Sample problems based on the necessary conditions in Corollaries 2 &3 or satisfying the assumption of Corollary 4 are:

Problem 1 Determine whether the two matrices

A=

−3 −5 5

2 4 −2

−2 −2 4

and B=

−1 −4 2

1 3 −1

−1 −2 2

are similar.

Answer: A and B are not similar according to Corollary 2, since 1 is a simple eigenvalue for A but a double eigenvalue for B.

Problem 2 Determine whether the two matrices

A=

−1 1 −1

−4 3 −2

2 −1 2

and B=

−1 1 −1

−1 2 0

3 −1 3

Answer: A and B are not similar according to Corollary 3, since two linearly independent eigenvectors corresponding to the eigenvalue 1 can be chosen forA, but only one can be chosen for B.

Problem 3 Determine whether the two matrices

A=

−3 2 −2

−5 4 −2

5 −2 4

and B=

−2 −4 4

1 3 −1

−2 −2 4

are similar.

Answer: A and B are similar according to Corollary 4, since they have the same characteristic polynomials and three linearly independent eigenvectors can be chosen for each matrix.

However, once in a while one of the better students might come up with the question, whether the condition in Corollary 3 is sufficient as well. As we know from Theorem 1, the answer is no. One example is the two matrices

A=

2 2 −2 1

−1 1 2 1

0 1 1 1

1 0 −2 0

and B =

1 1 0 1

1 1 −1 −1

1 1 0 0

0 1 0 2

(2)

A and B share the same characteristic polynomial (λ−1)^{4} and at most two linearly inde-
pendent eigenvectors can be chosen for each matrix. Yet, they are not similar, which can be
seen easily by computing the Jordan normal forms, which turn out to be different.

But how does a teacher explain this phenomenon to an eager engineering student who does not have the Jordan normal form in his or her curriculum?

In this note, we shall suggest the following result, which provides a candidate answer.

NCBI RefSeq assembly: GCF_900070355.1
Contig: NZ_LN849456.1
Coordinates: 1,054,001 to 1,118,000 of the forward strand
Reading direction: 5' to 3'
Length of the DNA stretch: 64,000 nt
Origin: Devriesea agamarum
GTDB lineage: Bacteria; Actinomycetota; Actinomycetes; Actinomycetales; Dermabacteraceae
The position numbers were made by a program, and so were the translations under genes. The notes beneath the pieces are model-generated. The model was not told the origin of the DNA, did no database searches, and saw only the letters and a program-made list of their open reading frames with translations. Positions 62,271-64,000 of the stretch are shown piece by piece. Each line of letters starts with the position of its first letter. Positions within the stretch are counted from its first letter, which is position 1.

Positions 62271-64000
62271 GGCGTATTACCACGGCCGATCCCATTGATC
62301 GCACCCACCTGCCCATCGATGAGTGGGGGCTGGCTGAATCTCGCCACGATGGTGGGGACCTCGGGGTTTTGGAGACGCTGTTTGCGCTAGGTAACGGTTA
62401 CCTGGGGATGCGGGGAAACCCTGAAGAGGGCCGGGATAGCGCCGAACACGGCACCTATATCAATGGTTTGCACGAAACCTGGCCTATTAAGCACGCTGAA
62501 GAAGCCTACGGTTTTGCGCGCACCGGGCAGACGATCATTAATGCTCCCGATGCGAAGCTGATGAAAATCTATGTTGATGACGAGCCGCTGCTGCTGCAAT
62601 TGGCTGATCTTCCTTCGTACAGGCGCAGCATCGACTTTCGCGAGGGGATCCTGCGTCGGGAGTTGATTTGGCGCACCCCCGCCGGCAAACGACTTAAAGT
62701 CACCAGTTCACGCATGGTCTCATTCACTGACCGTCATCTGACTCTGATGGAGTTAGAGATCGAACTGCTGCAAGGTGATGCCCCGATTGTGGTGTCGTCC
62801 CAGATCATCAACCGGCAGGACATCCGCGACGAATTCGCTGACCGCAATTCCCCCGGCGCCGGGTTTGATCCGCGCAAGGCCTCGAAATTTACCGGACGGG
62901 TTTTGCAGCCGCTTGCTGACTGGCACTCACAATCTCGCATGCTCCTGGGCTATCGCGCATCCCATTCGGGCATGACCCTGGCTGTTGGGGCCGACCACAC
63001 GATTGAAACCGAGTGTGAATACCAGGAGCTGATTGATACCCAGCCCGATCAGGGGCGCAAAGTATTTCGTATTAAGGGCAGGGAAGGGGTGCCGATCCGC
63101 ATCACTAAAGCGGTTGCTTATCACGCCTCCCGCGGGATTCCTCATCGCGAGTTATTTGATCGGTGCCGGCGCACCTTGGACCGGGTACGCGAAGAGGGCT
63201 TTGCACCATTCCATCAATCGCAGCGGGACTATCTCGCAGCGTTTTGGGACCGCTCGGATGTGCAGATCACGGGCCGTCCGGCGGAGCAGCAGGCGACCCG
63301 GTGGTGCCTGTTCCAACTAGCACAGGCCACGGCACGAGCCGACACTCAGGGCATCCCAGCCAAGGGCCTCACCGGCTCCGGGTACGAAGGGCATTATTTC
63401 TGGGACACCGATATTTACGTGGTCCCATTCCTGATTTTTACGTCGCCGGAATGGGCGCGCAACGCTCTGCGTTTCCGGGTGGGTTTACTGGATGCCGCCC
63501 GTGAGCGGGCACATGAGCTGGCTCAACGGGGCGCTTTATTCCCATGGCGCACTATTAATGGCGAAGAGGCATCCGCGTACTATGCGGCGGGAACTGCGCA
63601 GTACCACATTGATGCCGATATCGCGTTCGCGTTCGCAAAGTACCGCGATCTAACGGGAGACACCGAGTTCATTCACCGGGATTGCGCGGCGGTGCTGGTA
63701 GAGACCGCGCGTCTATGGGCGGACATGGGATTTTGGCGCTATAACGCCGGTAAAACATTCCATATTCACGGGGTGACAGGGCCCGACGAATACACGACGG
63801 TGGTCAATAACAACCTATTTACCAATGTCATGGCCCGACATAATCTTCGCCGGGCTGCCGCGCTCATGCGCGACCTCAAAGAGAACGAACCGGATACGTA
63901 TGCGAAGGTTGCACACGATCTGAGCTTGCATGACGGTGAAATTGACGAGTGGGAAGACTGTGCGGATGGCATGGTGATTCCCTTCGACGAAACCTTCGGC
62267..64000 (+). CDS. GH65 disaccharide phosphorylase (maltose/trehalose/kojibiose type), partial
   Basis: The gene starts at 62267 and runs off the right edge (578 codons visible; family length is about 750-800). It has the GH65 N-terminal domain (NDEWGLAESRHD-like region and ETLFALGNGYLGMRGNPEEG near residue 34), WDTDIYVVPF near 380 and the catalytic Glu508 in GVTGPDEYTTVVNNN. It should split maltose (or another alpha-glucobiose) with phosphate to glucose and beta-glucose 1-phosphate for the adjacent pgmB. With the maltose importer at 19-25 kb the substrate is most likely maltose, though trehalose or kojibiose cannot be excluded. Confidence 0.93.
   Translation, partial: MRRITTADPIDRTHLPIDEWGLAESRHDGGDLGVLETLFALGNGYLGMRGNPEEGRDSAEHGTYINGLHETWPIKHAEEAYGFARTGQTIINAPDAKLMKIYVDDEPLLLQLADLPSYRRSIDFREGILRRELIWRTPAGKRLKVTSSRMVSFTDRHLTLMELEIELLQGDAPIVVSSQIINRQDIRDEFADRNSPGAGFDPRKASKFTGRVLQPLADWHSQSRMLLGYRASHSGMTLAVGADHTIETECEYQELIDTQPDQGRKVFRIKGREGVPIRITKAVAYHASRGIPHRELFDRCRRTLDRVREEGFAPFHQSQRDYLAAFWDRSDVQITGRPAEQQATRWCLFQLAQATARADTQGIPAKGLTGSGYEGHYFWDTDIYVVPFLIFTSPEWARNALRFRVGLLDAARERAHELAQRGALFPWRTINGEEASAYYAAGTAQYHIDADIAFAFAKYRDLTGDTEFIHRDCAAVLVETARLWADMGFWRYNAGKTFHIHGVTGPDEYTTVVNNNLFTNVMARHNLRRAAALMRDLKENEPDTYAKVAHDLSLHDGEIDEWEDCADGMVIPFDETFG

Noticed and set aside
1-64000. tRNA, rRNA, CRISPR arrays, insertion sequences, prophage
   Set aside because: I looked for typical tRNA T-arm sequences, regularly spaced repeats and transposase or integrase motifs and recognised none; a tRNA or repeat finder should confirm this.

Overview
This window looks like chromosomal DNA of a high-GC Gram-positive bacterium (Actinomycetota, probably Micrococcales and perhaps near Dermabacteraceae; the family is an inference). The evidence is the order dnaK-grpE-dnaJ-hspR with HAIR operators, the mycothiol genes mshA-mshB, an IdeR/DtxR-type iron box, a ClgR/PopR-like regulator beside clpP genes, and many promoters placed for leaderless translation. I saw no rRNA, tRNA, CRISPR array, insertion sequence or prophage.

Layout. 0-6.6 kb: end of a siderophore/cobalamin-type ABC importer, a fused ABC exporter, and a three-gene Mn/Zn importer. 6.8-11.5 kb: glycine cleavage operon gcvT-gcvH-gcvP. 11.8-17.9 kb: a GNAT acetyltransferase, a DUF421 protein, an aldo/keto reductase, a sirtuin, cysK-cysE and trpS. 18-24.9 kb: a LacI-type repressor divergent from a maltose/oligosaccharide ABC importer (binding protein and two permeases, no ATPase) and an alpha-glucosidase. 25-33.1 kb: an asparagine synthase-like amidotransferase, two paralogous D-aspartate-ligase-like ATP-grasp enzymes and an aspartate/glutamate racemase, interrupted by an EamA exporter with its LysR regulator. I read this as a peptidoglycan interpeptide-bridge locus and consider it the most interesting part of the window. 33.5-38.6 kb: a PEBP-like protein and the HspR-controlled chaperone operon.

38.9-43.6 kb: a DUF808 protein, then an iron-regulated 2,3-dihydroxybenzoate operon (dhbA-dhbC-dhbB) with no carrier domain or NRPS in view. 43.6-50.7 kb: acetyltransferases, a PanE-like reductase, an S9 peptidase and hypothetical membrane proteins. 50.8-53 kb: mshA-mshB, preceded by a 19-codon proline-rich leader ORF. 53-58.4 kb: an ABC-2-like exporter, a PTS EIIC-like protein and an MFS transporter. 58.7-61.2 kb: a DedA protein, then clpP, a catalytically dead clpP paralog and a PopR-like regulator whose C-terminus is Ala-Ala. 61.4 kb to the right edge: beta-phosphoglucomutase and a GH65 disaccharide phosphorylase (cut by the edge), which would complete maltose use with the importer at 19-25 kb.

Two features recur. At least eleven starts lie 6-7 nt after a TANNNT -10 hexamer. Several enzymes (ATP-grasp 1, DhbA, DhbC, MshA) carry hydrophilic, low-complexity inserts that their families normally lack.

Lemma 1 Two matrices A ∈ IR^{n×n} and B ∈ IR^{n×n} are similar if and only if the rank of
(λI −A)^{p} equals the rank of (λI −B)^{p} for any complex number λ and for any integer p,
1≤p≤n.

Remark 1 In order to check the condition, one just needs to verify that the two matrices have identical characteristic polynomials and then test the condition with λ being the (com- mon) eigenvalues. Moreover, for any eigenvalue λ only values of p less than or equal to the algebraic multiplicity of λ need to be investigated. This can easily be done manually or by any matrix manipulation software package, e.g. MATLAB or MATRIXX.

The proof of this lemma is easy based on Theorem 1. In an elementary engineering course, this result can just be claimed, with the proof completely omitted, or it can be given

with a proof of necessity but with omission of the sufficiency part, which requires the Jordan theorem. Necessity is straightforward, since

B =T^{−1}AT =⇒ rank (λI −B)^{p} = rank (λI−T^{−1}AT)^{p}

= rankT^{−1}(λI−A)^{p}T = rank (λI−A)^{p}

With this result at hand the two matrices in (2) are easily seen not to be similar, since
rank (I −A)^{2} = 0 but rank (I−B)^{2} = 1.

### References

[Bel70] R. Bellman. Introduction to Matrix Analysis. McGraw-Hill, New York, 2 edition, 1970.

[Gan59] F. Gantmacher. The Theory of Matrices. Chelsea, New York, 1959.

[HJ85] R.A. Horn and C.R. Johnson. Matrix Analysis. Cambridge University Press, Lon- don, 1985.